Using Tangential Topography

Setting up the Tangential Map for first choice lens

Why Use a Tangential Map?

Tangential maps give better information about corneal shape than Axial (Sagittal) maps, especially in the area of the peripheral cornea. For this reason, the First Choice Lens Calculation will not work well with Axial maps. Below is an example of a Tangential map for a normal eye.

Choosing the Tangential Option

Most machines use a drop-down box from which you can choose the ‘Tangential’ option (sometimes known as ‘Instantaneous’). It is best if you use curvature, in mm, rather than power in Dioptres.

Compensation Factors (CF)

These are numerical values within the calculation depending on the Central Sim K Readings of the cornea.

Use CF of 1.30 if both Central Sim Ks are under 7.00.

Use CF of 0.80 if one or both Central Sim Ks are equal to or over 7.00.

Absolute Vs normalised

Topography maps have the option to choose the steps between colors. Maps with fixed steps, usually 1.50DS apart, are
called ‘Absolute’ and are used so that maps taken from different patients can be compared, like for like. Normalized
maps distribute the colors evenly across all curvatures for any given cornea. For an irregular cornea, this will generally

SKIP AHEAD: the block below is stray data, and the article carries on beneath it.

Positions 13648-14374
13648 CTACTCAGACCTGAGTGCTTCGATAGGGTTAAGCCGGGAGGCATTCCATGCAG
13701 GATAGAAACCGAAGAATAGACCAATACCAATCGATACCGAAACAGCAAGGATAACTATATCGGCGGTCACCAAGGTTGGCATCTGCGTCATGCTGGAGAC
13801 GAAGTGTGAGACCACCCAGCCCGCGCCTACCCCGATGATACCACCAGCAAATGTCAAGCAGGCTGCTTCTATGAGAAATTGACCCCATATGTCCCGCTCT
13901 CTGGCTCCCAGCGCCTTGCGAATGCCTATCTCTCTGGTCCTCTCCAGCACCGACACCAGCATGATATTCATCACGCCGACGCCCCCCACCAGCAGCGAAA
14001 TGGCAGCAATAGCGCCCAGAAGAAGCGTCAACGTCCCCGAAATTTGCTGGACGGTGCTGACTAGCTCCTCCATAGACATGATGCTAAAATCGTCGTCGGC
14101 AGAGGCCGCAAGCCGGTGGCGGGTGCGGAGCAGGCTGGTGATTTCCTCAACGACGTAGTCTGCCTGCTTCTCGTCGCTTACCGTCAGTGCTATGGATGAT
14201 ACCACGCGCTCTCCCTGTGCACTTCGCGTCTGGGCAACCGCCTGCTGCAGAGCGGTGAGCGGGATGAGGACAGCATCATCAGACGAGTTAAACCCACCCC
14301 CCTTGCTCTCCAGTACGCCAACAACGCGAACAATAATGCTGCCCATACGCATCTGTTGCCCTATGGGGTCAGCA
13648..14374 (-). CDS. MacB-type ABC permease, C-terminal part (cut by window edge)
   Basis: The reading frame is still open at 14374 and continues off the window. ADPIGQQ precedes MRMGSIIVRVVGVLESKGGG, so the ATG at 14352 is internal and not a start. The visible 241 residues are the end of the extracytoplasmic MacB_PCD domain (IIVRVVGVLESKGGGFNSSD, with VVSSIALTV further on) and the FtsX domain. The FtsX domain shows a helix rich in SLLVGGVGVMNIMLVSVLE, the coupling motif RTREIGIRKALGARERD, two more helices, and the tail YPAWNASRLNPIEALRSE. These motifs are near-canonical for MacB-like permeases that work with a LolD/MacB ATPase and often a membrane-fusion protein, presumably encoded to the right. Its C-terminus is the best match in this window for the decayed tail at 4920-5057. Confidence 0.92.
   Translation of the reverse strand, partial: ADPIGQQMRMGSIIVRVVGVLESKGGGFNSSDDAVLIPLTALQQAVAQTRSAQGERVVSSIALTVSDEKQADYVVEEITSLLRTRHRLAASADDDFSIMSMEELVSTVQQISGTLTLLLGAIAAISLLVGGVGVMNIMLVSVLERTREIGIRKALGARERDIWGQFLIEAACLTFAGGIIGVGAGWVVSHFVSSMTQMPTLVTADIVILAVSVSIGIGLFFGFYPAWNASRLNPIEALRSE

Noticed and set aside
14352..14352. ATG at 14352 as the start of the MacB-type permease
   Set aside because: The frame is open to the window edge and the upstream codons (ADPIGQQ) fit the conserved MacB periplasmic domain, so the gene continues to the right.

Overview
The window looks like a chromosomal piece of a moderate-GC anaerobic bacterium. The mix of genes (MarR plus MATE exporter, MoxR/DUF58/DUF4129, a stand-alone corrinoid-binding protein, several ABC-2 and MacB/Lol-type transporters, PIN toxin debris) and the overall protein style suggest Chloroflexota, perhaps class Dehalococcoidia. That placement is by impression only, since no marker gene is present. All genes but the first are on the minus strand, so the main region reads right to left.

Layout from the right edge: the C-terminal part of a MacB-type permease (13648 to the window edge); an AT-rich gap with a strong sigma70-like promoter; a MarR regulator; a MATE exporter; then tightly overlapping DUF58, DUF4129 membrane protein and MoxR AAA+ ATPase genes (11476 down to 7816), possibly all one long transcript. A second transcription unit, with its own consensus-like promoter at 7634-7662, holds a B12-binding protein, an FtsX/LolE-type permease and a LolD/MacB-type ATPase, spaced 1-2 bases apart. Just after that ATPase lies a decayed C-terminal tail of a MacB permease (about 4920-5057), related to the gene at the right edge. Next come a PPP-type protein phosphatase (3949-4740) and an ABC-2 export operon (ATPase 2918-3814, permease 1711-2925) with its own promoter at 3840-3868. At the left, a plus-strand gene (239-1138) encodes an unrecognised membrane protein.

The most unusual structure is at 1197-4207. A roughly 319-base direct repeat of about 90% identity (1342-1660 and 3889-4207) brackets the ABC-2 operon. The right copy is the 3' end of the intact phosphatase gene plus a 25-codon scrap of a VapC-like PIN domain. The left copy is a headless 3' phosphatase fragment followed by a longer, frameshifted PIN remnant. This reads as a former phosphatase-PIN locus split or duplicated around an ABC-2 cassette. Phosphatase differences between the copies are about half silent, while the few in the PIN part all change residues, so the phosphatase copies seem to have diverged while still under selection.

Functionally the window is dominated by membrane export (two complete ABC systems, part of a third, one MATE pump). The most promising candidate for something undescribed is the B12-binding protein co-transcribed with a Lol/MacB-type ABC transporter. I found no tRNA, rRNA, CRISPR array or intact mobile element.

give much better detail than an Absolute map and makes it easier to estimate the curvature at any given point.

Polar rings and numerical values

Finally, set the map to show polar grid, so that you can identify the 5mm ring, and ensure it shows numerical values.

Fully set up Tangential Map

• Tangential Curvature map in mm
• Normalized
• Polar grid
• Numerical values

Central Cones

For these cases, we use the Flat Central Sim K and the Steepest K Reading on the 5mm ring.

Base curve=Average (Flat Central Sim K + Steep 5mm ring Sim K)

Low/offset cones & PMD

Base curve=Average (Ave of Sim K + Ave K on 5mm ring)

Example 1 – Use central cone rule

Central Sim Ks 6.99/6.43 use Flat Sim K 6.99
Take Steep Sim K on 5mm ring = 7.80
Average = 6.99+7.80/2 = 7.40
Add 1.30 (both Central Sim Ks under 7.00)
Base Curve = 8.70
Actual Base Curve worn by patient 8.60

Why do we use this rule?

• Cornea is reasonably symmetrical around the central point on the 7mm rings.
• The steepest area is mainly in the centre.

Example 2 – Use low/offset cone rule

Central Sim Ks 7.57/6.74
Average = 7.16
On 5mm ring. Flattest Sim K = 9.90. Steepest Sim K = 6.20
Average = 8.05
Average of these two values = (7.16 + 8.05) /2 = 7.61
Add 0.80 (One of Central Ks is 7.00 or over)
Base Curve = 8.41
Actual Base Curve worn by patient 8.40

Why do we use this rule?

• Cornea is not symmetrical around the central point on the 7mm rings.
• Although there is a central steep area, there is also a significant steeper
area between the 5mm and 7mm rings inferiorly.

Make sense of keratoconus

To get an OVERVIEW of fitting all types of irregular corneas with the KeraSoft family of lenses, visit our online video training below. Or, if you just want to get started fitting KeraSoft Thin straight away with our new, improved fitting method, click GET STARTED.

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